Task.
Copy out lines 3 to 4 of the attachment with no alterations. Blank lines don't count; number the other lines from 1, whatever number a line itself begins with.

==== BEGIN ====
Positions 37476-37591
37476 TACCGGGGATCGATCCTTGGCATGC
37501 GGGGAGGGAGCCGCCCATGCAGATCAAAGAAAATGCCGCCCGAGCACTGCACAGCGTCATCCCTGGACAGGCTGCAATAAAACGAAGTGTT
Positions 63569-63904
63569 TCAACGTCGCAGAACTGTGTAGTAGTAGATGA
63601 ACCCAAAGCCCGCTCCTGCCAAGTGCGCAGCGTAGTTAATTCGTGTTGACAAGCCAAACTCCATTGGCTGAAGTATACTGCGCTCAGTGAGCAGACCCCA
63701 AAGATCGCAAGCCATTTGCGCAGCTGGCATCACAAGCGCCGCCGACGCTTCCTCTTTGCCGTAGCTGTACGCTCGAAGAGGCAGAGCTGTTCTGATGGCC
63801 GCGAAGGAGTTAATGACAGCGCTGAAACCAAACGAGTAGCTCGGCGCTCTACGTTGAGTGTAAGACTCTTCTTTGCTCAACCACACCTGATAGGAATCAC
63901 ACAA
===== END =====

37501 GGGGAGGGAGCCGCCCATGCAGATCAAAGAAAATGCCGCCCGAGCACTGCACAGCGTCATCCCTGGACAGGCTGCAATAAAACGAAGTGTT
Positions 63569-63904